I’m still playing catch-up with my blogging. I’m about a week behind, but maybe over the next couple of days I can get caught up.
When Glynda first got married she lived in Savannah and our family would make the occasional trip down there for a visit. This was 40+ years ago, so I-95 was non-existent. The only way to get there was a series of two-lane roads that went through lots of tiny towns in South Carolina.
Now for the present – last weekend my paddling buddy, Matt Richardson, turned 40, and his wife, Cris, planned a surprise party for him. Since I’m now retired with nothing better to do, I decided to drive down and join in the surprise. I had the time, so I decided to replicate the trips from long ago, avoiding the interstates, and driving through all of the little towns, taking photos along the way. I also planned to hit a couple of ghost towns.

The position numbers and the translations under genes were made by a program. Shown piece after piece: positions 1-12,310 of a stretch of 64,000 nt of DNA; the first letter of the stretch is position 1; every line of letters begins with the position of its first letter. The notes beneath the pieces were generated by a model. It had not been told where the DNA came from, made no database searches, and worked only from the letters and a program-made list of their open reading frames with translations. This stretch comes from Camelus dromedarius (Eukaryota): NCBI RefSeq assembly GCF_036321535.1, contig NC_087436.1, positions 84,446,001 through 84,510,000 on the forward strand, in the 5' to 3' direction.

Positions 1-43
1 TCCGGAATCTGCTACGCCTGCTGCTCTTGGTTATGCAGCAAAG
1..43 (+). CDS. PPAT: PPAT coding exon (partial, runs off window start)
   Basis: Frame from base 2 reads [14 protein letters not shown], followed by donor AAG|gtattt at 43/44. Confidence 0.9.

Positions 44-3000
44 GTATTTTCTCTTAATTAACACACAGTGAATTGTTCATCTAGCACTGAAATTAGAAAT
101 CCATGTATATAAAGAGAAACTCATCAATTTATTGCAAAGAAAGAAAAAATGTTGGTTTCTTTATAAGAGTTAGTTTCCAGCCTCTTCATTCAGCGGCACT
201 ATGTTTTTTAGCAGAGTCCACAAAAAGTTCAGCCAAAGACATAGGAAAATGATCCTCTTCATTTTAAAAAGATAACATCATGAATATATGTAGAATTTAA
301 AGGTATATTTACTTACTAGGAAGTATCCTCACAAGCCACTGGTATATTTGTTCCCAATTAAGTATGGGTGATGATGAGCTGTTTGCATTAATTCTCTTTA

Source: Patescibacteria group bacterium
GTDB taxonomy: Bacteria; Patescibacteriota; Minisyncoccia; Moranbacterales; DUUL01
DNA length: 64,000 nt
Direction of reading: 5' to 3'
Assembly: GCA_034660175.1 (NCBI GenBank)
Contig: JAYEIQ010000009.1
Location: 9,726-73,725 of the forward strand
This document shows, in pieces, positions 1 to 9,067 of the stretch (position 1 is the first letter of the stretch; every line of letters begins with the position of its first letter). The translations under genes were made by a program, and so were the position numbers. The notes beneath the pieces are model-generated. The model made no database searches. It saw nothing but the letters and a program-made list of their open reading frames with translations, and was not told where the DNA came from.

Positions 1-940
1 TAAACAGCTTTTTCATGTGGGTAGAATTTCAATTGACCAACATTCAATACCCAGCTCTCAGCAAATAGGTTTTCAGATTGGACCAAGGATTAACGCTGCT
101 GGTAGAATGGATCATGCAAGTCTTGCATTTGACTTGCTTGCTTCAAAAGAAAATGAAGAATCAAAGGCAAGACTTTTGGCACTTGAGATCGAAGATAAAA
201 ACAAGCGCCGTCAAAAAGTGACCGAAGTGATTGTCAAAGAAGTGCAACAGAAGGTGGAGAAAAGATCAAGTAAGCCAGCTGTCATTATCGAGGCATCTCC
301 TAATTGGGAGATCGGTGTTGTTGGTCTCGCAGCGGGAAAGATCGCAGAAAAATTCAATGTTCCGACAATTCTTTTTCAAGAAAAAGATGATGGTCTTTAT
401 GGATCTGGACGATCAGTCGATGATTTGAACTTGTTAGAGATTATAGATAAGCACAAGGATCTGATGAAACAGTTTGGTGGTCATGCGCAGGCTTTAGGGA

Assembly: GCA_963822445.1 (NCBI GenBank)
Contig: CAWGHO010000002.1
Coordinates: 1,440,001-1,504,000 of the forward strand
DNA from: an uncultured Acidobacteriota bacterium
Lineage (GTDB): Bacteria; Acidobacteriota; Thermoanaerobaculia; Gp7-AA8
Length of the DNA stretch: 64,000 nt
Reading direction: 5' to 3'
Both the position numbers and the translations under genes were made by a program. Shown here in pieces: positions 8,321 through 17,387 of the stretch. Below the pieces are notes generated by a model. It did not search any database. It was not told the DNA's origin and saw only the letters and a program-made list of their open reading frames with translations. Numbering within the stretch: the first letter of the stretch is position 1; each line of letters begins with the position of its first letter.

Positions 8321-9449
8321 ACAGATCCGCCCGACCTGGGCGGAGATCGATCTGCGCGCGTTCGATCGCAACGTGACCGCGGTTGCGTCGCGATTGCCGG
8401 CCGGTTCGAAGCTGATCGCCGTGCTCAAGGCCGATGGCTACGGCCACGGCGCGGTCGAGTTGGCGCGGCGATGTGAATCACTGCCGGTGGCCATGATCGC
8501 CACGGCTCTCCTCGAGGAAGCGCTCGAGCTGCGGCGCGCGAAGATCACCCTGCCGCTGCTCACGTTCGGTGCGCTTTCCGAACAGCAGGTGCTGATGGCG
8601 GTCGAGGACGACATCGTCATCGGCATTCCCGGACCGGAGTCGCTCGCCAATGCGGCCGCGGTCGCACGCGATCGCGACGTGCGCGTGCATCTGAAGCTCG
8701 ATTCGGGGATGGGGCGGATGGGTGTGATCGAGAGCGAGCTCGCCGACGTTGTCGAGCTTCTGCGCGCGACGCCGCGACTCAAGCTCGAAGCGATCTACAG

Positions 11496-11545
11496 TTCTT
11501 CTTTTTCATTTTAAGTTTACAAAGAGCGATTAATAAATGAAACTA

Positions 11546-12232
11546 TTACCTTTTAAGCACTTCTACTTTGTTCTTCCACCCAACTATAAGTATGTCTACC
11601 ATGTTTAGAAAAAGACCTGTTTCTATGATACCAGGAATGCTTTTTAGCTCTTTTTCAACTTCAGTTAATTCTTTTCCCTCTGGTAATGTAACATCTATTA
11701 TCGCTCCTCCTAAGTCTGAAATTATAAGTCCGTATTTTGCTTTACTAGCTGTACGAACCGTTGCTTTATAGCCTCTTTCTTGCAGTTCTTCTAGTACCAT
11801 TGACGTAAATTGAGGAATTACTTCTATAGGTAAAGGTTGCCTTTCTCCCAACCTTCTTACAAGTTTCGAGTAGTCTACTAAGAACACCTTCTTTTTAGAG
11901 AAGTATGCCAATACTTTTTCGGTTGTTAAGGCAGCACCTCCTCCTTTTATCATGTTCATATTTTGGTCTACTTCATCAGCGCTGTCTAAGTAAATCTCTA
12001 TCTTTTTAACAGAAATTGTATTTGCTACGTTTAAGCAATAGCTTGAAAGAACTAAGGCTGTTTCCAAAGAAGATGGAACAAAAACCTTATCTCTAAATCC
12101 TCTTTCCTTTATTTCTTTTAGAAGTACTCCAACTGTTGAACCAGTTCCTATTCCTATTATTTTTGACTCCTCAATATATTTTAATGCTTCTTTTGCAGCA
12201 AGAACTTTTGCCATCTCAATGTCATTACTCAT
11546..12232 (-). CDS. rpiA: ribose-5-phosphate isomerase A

For the downward trip to Bluffton I took I-26 down to Columbia, then took Highway 321 south. It seems that Columbia keeps extending its reach. The new Farmers Market is now several miles down this road, far outside of the city. The first towns I encountered were Gaston and Swansea. I didn’t pause for these two, but kept going.
I drove through the community of Woodward and kept going, eventually stopping in the community of North, South Carolina. Yeah, that’s right. I had to wonder if there was also a South, North Carolina, but there isn’t. The town is named for one James North, who owned most of the property in the area. The largest industry in town now seems to the North Auxiliary Air Field, an Air Force facility.
I noticed that many of these little towns received stimulus funds for revitalization. Lots of them have new parks and have really made an attempt to spruce things up. North was no exception. However, sprucing up only goes so far – you have to have the businesses come in to complete the revitalization. That still hadn’t quite happened for this town.
Livingston and Neeses are up next, then the road jumps halfway around the world to Scandinavia. Right in a row one drives through Norway, Sweden, and Denmark.
Norway was up first. There is an oddly placed miniature bell tower in town known as the “Bicentennial Bell,” but the most interesting building is the Norway Skyscraper, a thin three-story building that kind of sticks out from the main drag.